e-Book - Redis in Action

This book covers the use of Redis, an in-memory database/data structure server.
  • Foreword
  • Preface
  • Acknowledgments
  • About this Book
  • About the Cover Illustration
  • Part 1: Getting Started
  • Part 2: Core concepts
  • Part 3: Next steps
  • Appendix A
  • Appendix B
  • Buy the paperback

    5.4 Service discovery and configuration

    As your use of Redis and other services grows over time, you’ll eventually come to a situation
    where keeping configuration information can get out of hand. It’s not a big
    deal when you have one Redis server, one database server, and one web server. But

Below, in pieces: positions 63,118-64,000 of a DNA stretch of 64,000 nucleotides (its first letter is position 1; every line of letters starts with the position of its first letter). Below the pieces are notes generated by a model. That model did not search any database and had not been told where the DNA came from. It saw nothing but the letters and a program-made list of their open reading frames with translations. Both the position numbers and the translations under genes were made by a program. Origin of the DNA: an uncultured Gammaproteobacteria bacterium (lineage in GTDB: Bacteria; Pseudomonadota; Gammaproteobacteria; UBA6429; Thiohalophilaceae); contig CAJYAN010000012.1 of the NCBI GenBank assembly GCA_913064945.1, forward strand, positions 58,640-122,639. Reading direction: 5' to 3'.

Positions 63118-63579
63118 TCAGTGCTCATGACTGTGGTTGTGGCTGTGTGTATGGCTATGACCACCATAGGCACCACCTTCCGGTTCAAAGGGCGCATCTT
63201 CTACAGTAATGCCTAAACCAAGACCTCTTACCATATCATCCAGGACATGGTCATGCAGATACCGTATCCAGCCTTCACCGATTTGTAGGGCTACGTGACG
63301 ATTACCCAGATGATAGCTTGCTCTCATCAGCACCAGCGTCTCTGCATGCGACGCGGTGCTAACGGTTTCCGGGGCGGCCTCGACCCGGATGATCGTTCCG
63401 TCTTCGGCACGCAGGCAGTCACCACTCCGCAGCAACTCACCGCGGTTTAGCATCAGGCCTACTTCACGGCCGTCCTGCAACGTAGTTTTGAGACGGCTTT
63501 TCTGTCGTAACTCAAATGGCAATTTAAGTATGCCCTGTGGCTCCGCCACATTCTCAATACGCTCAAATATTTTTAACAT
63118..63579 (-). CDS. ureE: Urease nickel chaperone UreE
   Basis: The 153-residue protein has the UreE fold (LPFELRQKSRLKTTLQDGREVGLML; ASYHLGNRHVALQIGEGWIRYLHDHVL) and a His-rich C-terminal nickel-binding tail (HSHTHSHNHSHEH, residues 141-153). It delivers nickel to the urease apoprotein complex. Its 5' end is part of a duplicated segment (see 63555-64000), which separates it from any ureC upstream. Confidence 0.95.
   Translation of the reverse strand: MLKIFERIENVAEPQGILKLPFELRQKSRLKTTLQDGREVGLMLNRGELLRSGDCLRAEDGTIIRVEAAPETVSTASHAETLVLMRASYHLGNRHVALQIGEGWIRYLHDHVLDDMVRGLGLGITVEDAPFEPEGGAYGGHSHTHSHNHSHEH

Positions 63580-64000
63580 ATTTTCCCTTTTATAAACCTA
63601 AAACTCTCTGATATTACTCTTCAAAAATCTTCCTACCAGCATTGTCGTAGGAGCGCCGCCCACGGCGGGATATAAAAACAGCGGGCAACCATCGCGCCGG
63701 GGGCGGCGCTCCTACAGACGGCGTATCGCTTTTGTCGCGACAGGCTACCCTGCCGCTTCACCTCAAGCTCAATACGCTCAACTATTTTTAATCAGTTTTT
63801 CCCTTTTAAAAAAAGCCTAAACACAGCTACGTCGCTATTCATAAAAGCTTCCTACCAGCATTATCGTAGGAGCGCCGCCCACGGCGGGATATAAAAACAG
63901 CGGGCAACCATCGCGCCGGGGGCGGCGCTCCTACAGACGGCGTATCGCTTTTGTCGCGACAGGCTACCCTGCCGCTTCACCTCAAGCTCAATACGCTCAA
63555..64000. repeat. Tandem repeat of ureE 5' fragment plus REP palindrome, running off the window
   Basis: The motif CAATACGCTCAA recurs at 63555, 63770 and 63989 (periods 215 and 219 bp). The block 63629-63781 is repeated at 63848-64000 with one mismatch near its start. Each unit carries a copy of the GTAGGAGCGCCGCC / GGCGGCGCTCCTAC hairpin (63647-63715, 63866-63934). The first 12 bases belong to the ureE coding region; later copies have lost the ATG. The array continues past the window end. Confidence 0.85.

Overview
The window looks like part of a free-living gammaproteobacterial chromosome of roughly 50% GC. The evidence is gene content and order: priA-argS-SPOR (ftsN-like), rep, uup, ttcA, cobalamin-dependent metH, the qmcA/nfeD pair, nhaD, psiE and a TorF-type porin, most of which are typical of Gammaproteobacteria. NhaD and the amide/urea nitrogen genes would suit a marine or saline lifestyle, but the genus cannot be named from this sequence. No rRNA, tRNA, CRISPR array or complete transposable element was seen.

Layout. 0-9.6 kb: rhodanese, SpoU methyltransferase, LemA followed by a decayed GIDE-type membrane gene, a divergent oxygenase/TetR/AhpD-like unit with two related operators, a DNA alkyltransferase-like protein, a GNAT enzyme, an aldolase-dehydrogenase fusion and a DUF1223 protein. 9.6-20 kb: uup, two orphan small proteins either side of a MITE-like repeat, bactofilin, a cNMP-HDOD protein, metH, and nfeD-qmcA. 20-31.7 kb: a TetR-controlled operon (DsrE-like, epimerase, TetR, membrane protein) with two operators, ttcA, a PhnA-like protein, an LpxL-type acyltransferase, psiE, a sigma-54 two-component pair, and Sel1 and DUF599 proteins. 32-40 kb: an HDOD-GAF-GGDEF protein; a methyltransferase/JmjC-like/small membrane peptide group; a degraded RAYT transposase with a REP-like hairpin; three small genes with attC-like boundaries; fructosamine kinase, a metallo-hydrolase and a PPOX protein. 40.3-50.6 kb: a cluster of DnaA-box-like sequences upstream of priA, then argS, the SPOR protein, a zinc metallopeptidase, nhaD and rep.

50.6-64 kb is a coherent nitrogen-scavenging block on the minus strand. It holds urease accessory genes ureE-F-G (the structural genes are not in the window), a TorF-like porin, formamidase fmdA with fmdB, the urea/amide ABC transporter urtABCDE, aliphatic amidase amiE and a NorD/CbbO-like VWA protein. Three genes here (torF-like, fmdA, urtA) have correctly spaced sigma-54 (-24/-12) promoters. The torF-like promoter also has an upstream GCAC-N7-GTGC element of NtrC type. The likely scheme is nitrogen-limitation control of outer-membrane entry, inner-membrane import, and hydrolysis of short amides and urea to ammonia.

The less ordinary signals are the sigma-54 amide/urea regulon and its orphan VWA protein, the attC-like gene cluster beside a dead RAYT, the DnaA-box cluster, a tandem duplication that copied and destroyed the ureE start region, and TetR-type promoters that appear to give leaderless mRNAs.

when you have a Redis master with a few slaves, or different Redis servers for different
    applications, or even master and slave database servers, keeping all of that configuration
    can be a pain.

    Typically, configuration information for connecting to different services and servers
    is contained in configuration files that are stored on disk. And in situations where
    a machine breaks down, a network connection goes down, or something else causes us
    to need to connect to a different server, we’ll usually need to update a number of configuration
    files in one of a number of locations. In this section, we’ll talk about how we
    can move much of our configuration out of files and into Redis, which will let applications
    almost configure themselves.

    Let’s start with a simple live configuration to see how Redis can help us.